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Pedagogy and Performance of Military Masculinity at Fort Knox

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Abstract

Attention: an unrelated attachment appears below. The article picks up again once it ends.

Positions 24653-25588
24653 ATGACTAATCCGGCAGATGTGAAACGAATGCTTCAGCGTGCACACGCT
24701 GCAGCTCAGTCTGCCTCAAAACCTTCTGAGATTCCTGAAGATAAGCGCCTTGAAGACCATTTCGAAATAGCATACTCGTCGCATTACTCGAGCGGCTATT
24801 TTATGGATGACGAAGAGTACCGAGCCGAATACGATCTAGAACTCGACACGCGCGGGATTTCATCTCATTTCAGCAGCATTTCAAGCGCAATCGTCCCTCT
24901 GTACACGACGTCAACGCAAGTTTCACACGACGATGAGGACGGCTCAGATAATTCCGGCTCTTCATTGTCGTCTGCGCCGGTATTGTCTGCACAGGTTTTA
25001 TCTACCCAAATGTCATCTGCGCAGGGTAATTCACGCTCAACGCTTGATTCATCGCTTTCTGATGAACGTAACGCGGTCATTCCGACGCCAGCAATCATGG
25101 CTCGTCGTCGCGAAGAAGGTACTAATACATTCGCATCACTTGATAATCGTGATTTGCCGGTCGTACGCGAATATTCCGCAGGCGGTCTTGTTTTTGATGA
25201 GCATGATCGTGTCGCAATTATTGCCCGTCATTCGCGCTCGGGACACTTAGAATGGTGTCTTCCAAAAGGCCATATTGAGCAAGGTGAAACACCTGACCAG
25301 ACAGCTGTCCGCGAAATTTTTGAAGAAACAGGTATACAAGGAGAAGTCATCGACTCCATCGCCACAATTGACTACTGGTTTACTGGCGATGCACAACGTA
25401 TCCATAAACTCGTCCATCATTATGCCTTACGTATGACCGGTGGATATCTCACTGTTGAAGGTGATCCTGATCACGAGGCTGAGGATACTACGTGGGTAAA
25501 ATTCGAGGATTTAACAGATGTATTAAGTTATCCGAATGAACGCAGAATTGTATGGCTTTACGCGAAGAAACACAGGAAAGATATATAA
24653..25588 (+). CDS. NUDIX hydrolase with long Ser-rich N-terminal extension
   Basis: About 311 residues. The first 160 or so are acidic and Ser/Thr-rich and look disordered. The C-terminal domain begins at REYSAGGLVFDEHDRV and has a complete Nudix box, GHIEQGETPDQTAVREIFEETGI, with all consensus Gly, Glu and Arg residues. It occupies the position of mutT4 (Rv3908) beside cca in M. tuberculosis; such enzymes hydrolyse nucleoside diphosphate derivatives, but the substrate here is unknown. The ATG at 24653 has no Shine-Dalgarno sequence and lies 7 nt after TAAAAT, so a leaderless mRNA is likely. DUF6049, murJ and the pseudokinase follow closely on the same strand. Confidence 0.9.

Historically, the U.S. Department of Defense has attempted to advance military goals within the academy by guiding, gathering, shaping and suppressing knowledge production. However, with the ascendance of the Homeland Security state, relationships between the Armed Forces and higher education have become both less obvious and more familiar features of the academic landscape, as increasing research dollars go to develop weapons and cyber-security programs. This paper documents a less-known strategy designed to pave military inroads into contemporary college campuses: a military training program at Fort Knox, Kentucky, created to enlist civilian academic faculty and staff to become supporters of the Reserve Officer Training Corps (ROTC) program. The training, “Operation Bold Leader,” embeds academics in pseudo-warfare situations that serve as military training exercises. Pedagogies include inviting academic faculty and staff to rappel down 50-foot towers to a soundtrack of recorded gunshots while hearing about the benefits of collegiate ROTC programs. This paper, based on ethnographic research, shows that “Operation Bold Leader” portrays an educative Army that is separate and distinguishable from acts of war-making and from war itself. In doing so, this training fosters participants’ identification with the U.S. Army by normalizing a vision of the military mission as a vehicle for social and educational improvement and global humanitarian development. This research finds that performing military training exercises facilitated a positive disposition toward the military, laying the groundwork for civilian academics to become “force multipliers” for the U.S. Army.

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